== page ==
1 Department of Clinical Medicine - The Danish Pain Research Center, Department of Clinical Medicine, Health, Aarhus University2 Department of Clinical Medicine - The Spinal Cord Injury Centre of Western Danmark, Department of Clinical Medicine, Health, Aarhus University3 Department of Clinical Medicine - The Spinal Cord Injury Centre of Western Danmark, Department of Clinical Medicine, Health, Aarhus University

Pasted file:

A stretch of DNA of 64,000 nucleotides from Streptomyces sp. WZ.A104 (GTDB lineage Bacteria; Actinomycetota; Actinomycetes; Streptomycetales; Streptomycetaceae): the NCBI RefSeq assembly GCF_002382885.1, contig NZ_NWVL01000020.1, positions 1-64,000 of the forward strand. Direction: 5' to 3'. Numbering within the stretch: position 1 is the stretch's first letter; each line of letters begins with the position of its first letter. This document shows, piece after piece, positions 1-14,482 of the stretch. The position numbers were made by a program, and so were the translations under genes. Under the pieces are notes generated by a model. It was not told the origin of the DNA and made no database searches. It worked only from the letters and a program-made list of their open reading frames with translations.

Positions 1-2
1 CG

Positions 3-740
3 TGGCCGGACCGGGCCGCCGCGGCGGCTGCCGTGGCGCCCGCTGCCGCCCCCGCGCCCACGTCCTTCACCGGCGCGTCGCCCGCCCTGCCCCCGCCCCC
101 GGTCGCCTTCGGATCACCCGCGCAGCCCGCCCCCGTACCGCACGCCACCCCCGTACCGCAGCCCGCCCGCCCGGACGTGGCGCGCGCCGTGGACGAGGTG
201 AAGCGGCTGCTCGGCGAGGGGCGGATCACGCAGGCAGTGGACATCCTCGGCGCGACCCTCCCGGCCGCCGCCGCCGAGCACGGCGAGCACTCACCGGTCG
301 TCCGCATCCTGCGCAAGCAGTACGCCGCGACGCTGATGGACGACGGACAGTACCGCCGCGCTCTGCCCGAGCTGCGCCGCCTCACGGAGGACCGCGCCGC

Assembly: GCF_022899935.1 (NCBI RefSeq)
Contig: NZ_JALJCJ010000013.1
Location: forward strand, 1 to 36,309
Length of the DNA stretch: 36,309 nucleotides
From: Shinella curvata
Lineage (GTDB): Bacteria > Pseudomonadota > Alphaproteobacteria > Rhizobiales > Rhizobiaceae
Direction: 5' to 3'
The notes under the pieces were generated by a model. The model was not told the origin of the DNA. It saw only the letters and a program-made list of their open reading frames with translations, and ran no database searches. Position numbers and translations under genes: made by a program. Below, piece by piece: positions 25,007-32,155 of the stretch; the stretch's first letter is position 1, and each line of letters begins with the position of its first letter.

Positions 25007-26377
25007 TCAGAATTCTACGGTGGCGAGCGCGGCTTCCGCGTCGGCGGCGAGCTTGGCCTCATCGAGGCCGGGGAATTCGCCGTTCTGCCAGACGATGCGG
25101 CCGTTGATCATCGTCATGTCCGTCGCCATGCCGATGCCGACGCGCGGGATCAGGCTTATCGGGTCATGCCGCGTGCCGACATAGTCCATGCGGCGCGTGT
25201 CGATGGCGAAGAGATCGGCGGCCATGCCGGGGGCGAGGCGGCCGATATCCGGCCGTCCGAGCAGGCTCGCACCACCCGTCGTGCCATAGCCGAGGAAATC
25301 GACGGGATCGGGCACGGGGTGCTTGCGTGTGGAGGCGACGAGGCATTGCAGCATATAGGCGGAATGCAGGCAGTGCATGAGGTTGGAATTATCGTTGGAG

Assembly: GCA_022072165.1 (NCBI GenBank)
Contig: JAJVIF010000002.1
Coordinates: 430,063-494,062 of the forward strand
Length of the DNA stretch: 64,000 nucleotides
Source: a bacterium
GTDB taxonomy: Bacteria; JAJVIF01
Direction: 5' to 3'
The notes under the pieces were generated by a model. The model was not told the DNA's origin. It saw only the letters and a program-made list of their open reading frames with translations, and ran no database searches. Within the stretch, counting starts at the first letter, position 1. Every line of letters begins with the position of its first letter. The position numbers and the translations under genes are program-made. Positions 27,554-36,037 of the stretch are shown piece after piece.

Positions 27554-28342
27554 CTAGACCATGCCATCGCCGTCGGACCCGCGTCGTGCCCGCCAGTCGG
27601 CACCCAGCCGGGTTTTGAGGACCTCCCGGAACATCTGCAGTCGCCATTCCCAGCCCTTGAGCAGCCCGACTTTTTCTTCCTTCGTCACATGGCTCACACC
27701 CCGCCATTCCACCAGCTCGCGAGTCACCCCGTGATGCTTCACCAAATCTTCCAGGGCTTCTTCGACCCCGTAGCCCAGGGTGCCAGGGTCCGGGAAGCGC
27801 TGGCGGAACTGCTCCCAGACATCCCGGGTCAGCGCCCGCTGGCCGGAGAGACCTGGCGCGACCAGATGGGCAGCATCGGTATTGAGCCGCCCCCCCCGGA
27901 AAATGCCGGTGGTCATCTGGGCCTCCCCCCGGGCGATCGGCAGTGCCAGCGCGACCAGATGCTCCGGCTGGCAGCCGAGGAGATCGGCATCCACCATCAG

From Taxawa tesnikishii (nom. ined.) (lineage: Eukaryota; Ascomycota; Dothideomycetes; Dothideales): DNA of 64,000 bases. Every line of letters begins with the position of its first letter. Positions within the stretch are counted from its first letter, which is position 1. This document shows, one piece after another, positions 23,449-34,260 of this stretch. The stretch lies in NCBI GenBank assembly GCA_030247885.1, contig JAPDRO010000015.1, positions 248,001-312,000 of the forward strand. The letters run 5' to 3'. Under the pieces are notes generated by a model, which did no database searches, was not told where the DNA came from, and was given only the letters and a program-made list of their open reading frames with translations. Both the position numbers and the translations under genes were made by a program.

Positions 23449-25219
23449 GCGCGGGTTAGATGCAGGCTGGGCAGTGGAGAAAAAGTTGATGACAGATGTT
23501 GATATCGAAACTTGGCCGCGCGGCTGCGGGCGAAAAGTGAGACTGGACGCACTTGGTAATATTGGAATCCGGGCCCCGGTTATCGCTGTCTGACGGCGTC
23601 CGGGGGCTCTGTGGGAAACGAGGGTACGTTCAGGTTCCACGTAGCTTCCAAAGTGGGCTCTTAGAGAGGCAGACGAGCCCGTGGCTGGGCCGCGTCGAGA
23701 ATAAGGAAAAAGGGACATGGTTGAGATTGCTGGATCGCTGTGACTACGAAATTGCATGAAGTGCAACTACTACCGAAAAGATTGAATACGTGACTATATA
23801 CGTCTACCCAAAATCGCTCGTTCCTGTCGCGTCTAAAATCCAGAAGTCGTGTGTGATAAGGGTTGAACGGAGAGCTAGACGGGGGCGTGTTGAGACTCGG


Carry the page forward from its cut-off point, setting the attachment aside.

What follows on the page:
Aim of investigation: CRPS may spread from the primary affected limb to other body parts . Even without subjective reports of a spread of CRPS, a spread of pressure hyperalgesia from the affected limb to the ipsilateral forehead is present in the majority of patients [2-4]. This may indicate a disturbance in central nociceptive pathways processing input from hemilateral body sites. However, it may also be consistent with referred pain and cortical reorganization. Thus, it is important to assess whether sensory disturbances spread to ipsilateral body sites other than the forehead. The aim of this study was to investigate sensitivity to pressure and pinprick at multiple body sites remote from the CRPS limb. Methods: Preliminary results from 10 CRPS patients (F/M: 8/2; mean age 43.2, range 24-61) with lower (n=2) or upper (n=8) limb affection and 10 age and sex matched healthy controls is presented. Pressure-pain thresholds (PPTs) and ratings of sharpness (on a 0-10 scale) to a firm nylon bristle were investigated on each side of the forehead, in both shoulders, the affected and contralateral limb, the ipsilateral limb and the most remote contralateral limb of patients and at equivalent body sites in controls. Patients also rated spontaneous pain on a numeric rating scale (0-10). Results: Mean of all PPTs were lower in CRPS patients (119 ± 15 kPa) than in controls (166 ± 15 kPa; p = 0.04), and PPTs were in general lower on the body side ipsilateral to pain in the CRPS patients (107 ± 13 kPa vs. 129 ± 10 kPa; p = 0.01). This was irrespective of the level of the body assessed (forehead, shoulders, segmental or heterotopic level; p = 0.22). Sharpness ratings were greater in patients than controls (3.07 ± 0.44 vs. 0.98 ± 0.44; p = 0.003) and were greater on one side of the body in patients, but not in controls (p = 0.046). However, the side difference was at limb level only (p = 0.05) (CRPS limb (5.75 ± 1.18) vs. contralateral limb (2.25 ± 0.59) (p = 0.01); ipsilateral limb (3.2 ± 0.77) vs. remote contralateral limb (1.60 ± 0.50) (p = 0.02)). Ipsilateral pressure hyperalgesia and ipsilateral limb hyperalgesia to sharpness were not related to age, pain intensity, or pain duration. 2 Conclusions: The findings suggest the presence of heightened excitability in nociceptive pathways in CRPS, particularly those that provide hemilateral input, perhaps due to disturbances in pain control from thalamus or higher cortical centers. Acknowledgement: The study was supported by a grant from Lundbeckfonden (R54-A5765).